We knew that access into the city would be easy and shuttle buses were not necessary (although there was a Noddy train which toured the city and some of Cunard’s more elderly customers eagerly boarded it).

I don’t suppose that many of the 87,432 readers of this blog know a great deal about this place. Briefly, the city is the 5th largest in Norway and was founded and named after King Christian IV of Denmark and Norway in 1641. (No one has explained to me why the name of the City starts with a K, but no doubt one of you will tell me). Norway was part of the Kingdom of Denmark then and remained so until 1814.

Kristiansand is a thriving port and commercial centre and is the favourite summer destination for many Norwegians. The city centre is laid out in a US style grid system which made it easy to locate the major sights. We mistimed our arrival at the Cathedral because morning service was underway and the sermon was being delivered.

After the best cup of coffee of the whole trip, we moved across to the Christiansholm Fortress built in a prominent position in 1660 to protect the port. Its 15 foot thick walls were impressive but apparently rarely put to the test. It is said that the Fortress only saw active service once and that was when the British mounted an invasion in 1807. HMS Spencer attacked the port but was repulsed by massive cannon fire from these weapons.

The city is delightful – clean and tidy. The roads and pavements are immaculate and it was a pleasure to visit and wander around the place. The cruise ship pier appears to be fairly new and accommodates just one ship. That is possibly all the city wants. It means they can cope with a thousand or two visitors for a day without causing too much disruption to their city.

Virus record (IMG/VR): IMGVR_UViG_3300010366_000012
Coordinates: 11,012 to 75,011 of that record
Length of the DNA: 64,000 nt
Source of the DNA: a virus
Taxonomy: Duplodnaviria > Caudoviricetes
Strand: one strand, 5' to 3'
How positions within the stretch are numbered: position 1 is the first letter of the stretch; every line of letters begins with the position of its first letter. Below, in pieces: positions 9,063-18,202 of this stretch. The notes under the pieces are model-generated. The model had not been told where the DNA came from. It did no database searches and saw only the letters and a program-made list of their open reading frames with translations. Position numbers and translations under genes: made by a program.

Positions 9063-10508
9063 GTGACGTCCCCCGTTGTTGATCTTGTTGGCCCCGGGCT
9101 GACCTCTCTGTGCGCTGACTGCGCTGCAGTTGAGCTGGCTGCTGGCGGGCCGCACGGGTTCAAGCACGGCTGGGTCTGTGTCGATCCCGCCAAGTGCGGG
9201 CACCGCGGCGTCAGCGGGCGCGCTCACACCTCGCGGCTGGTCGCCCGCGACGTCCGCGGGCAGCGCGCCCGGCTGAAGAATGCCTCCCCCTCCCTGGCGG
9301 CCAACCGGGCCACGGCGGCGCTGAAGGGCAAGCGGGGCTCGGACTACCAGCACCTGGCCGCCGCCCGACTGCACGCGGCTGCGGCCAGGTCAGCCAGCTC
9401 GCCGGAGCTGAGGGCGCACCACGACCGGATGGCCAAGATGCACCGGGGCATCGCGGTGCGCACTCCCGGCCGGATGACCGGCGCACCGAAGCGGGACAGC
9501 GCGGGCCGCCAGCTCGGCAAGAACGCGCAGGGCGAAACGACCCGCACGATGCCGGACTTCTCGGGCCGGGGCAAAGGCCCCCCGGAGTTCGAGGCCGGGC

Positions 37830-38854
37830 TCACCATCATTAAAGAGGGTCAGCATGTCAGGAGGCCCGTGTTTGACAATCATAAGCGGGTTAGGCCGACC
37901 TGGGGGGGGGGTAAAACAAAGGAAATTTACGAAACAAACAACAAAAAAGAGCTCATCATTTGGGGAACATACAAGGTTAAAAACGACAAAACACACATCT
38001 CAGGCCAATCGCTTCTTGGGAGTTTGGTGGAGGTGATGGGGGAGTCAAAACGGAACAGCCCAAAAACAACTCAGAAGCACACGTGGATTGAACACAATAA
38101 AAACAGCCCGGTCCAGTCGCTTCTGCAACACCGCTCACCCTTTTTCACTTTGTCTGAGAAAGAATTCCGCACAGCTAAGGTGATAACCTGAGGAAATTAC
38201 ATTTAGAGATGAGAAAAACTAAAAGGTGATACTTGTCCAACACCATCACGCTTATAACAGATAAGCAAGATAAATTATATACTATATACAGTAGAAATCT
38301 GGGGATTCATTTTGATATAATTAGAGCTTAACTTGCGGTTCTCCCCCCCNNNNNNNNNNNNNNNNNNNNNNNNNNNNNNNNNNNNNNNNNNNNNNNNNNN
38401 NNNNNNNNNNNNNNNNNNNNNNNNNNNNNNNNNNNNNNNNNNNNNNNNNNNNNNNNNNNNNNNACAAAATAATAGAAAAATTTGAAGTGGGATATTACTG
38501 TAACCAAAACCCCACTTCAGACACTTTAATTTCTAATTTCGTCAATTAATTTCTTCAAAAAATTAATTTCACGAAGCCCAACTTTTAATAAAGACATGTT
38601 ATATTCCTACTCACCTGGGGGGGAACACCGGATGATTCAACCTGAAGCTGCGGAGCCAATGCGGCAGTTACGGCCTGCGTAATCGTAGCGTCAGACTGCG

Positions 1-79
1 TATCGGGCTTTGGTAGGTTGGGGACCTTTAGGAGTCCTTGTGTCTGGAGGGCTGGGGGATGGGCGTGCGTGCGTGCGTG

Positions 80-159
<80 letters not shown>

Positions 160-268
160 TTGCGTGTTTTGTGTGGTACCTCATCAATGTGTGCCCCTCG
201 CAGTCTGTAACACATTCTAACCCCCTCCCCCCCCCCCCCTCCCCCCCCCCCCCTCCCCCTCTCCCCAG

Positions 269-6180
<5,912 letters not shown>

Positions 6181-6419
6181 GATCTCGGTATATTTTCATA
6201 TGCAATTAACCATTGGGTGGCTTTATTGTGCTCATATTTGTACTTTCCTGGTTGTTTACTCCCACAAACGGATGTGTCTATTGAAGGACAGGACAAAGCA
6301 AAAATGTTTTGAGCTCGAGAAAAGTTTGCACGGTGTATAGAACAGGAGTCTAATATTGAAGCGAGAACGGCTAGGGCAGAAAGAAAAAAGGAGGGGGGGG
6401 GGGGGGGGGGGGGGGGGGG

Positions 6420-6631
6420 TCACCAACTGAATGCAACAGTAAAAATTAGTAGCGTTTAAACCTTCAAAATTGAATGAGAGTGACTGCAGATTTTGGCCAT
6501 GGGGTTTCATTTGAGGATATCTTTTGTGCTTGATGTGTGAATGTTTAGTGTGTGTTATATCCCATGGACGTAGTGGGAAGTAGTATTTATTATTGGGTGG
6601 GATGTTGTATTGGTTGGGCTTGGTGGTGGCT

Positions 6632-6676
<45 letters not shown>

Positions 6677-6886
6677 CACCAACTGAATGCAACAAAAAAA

Despite it being a Sunday, some shops opened and there were a few small market stalls near the ship and in the centre of the City. But the locals and the Norwegian tourists didn’t appear to be disturbed at the arrival of a ship load of foreigners. And there was a McDonald’s for some of our fellow passengers!

After we had returned to the ship we heard that one of our dinner companions, Maureen from Bishops Waltham, had tripped on a crossing during the day and had broken her wrist. The medical centre on the ship is looking after her, but whether or not we will see her at dinner, we will have to wait and see.

I am pleased to report that Maureen did arrive at dinner and was remarkably cheerful. She will need a fair bit of help to get herself packed and ready for our arrival in Southampton on Tuesday morning, but there appear to be plenty of volunteers.

This is our table in the Britannia.

From left to right clockwise. Malcolm, Me, Diana, James, Maureen, Kim, Jane and Peter. All great fun and excellent table companions.


The end of the Baltic cruise and the beginning of the D – Day 75 Commemoration

On Tuesday morning we left Queen Victoria and headed home. Poor Maureen was on her way to Winchester County Hospital to have her broken wrist sorted out. The drivers Ian and Gary arrived as we came out of the Terminal building and we were home by 10.00am.